Pros and Cons
Here are the pros and cons of an impact driver:
- Drives in long, large screws quickly and easily
- Removes stripped or corroded screws
- Compact size is easy to use in small spaces
- Power is transferred to the screw instead of the tool itself, making handling easy
- Rarely strips screws
- Not suitable for precise jobs
- Louder than most drills
- More expensive
At first glance, these tools look a lot alike, so much so that you might not even be able to tell the difference between them. But there are some significant differences.
Traditional drills are usually much larger than an impact driver. Some drills have a clutch, but an impact driver does not, which means that you cannot adjust the torque.
Another difference is in the type of bits each tool uses. A standard drill uses a chuck and a variety of drill bits, while an impact driver uses hex shanks. Because an impact driver delivers power in quick bursts, it needs hex shanks to accommodate the greater force. Don’t get us wrong, drills are plenty powerful. But how they deliver force through the chuck is much different than how an impact driver delivers force.
Even though they deliver up to three times as much power as a drill, an impact drill driver is a little easier to use because of its compact size and shape.
In addition to a standard drill and an impact driver, there is also a third option: a hammer drill. Just like a drill, a hammer drill uses a spinning motion, but a hammer drill also combines it with hammering, pounding along the axis of the drill bit to apply concussive pressure while spinning the fastener into the material. Most hammer drills have a switch off a button to engage when you want to turn on the hammering motion. When not engaged, the tool acts as a regular drill.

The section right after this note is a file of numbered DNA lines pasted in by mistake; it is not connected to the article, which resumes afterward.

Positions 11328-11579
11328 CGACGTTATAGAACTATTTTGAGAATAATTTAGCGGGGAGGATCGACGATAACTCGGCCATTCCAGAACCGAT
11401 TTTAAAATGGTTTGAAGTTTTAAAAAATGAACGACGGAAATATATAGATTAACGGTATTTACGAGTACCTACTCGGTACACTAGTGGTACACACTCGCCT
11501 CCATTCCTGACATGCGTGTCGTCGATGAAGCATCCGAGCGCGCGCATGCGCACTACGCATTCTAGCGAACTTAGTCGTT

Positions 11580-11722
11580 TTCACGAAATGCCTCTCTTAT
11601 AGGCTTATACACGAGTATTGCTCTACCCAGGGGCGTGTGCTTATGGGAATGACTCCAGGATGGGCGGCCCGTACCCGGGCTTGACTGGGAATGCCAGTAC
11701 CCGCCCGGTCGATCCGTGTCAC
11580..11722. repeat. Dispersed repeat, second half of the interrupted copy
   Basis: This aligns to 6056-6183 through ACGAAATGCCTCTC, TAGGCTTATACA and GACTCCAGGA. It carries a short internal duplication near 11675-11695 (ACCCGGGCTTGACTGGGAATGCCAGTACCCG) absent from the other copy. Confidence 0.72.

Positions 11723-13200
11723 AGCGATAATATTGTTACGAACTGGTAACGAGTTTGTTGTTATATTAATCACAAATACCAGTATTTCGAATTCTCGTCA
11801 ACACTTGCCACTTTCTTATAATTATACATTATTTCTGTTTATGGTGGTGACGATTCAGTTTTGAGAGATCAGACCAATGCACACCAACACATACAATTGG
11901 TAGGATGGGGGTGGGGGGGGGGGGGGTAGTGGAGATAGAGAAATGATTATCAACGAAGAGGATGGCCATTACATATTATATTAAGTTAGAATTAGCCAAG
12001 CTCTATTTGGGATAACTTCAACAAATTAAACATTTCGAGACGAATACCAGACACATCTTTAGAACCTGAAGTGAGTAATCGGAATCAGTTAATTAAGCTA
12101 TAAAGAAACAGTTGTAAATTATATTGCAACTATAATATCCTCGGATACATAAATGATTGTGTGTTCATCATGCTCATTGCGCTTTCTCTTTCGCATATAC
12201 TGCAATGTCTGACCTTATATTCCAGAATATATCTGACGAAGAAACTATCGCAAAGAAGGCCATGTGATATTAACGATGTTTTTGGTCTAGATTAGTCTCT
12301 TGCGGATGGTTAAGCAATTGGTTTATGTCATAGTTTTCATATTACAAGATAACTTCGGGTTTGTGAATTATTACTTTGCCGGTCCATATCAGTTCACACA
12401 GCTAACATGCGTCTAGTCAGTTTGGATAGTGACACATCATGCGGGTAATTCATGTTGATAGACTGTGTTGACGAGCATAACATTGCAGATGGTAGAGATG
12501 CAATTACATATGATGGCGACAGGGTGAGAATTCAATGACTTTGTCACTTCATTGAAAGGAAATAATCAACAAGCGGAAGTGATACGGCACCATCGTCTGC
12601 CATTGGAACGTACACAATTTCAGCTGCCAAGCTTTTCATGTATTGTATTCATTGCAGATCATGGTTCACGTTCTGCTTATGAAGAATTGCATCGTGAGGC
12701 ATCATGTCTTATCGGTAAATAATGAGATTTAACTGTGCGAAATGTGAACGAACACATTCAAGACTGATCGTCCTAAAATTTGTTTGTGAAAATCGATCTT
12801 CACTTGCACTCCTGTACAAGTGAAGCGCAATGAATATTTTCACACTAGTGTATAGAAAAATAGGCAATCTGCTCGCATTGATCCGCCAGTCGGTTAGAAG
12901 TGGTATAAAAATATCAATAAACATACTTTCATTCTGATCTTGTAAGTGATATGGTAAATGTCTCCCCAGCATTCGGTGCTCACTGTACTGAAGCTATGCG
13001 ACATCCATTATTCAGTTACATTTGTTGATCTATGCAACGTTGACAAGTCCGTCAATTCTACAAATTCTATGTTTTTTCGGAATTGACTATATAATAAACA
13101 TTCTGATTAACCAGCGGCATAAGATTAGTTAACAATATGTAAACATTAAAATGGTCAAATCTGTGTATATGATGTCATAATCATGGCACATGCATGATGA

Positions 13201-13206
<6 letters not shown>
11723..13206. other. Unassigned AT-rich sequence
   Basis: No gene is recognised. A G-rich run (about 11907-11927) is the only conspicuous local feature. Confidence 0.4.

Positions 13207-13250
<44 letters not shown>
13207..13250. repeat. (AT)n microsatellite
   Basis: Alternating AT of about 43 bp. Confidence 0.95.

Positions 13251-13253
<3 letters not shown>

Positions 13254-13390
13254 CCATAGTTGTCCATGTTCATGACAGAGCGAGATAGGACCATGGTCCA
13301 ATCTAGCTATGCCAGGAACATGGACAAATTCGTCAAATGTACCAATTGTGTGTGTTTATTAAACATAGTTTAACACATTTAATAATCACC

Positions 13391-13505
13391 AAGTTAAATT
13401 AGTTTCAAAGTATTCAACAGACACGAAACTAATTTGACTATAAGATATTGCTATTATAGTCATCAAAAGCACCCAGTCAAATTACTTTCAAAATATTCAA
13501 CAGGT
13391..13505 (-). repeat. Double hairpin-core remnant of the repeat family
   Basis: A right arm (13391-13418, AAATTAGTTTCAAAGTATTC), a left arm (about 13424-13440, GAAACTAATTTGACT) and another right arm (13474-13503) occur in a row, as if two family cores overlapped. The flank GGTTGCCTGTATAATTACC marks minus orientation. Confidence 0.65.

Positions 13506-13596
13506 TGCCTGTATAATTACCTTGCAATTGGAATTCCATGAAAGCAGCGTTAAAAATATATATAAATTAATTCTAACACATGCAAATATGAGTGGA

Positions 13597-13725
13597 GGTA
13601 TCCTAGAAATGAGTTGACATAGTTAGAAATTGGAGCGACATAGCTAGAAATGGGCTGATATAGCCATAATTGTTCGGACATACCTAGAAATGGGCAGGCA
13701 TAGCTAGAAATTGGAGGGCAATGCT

How does a hammer drill compare to an impact driver? The biggest difference is in the type of bits they use. Hammer drills are a little more universal as they use both hex and round bits. As mentioned, an impact driver only accepts hex bits.
When to Use an Impact Driver vs a Drill
As mentioned, drills and impact drivers have some overlap, but there are differences between them. If you’re still not sure whether you need an impact driver or drill, here’s a closer look at when to use each:
Use a drill to:
- Drill holes
- Drive screws
- Tighten or loosen bolts
Use an impact driver to:
- Drive numerous screws quickly
- Drive fasteners into hard, dense material
- Remove screws and bolts that are stuck or corroded
Recap: Differences between an Impact Driver and a Drill
Here’s a quick review of the differences between these two useful tools:
- Drills are more versatile than impact drivers. There are many bits available and, depending on the drill, they can serve many functions.
- Drills are generally more affordable than impact drivers.
- Drills are better at jobs that require precision.
- Drills are more likely to strip screws.
- Hammer drills are used for drilling holes into dense materials like masonry or concrete and are a better choice than a standard drill due to the additional hammering motion.
- Impact drivers are more powerful and much faster at driving large numbers of fasteners quickly.
- Because they are lightweight, compact, and powerful, impact drivers are easier to use for long periods without hand or wrist fatigue. Drills are a little harder on the user.
- The short pulses produced by an impact driver are more controlled than the torque of a drill, which means it’s less likely to strip your screws.
- If you have a screw or nut that is corroded, an impact driver is more likely to be able to remove it.
- Impact drivers are ideal for small, hard-to-reach places.
The Right Tool for the Job
If you’re still not sure which of these tools is right for you, the best thing to do is decide what type of jobs you plan to tackle. For most homeowners or hobbyists, a drill is a good initial investment. Impact drivers are a little more expensive than drills and not quite as versatile. Before buying an impact driver, it might be worth waiting until a big project comes up that requires a tool with such unique characteristics.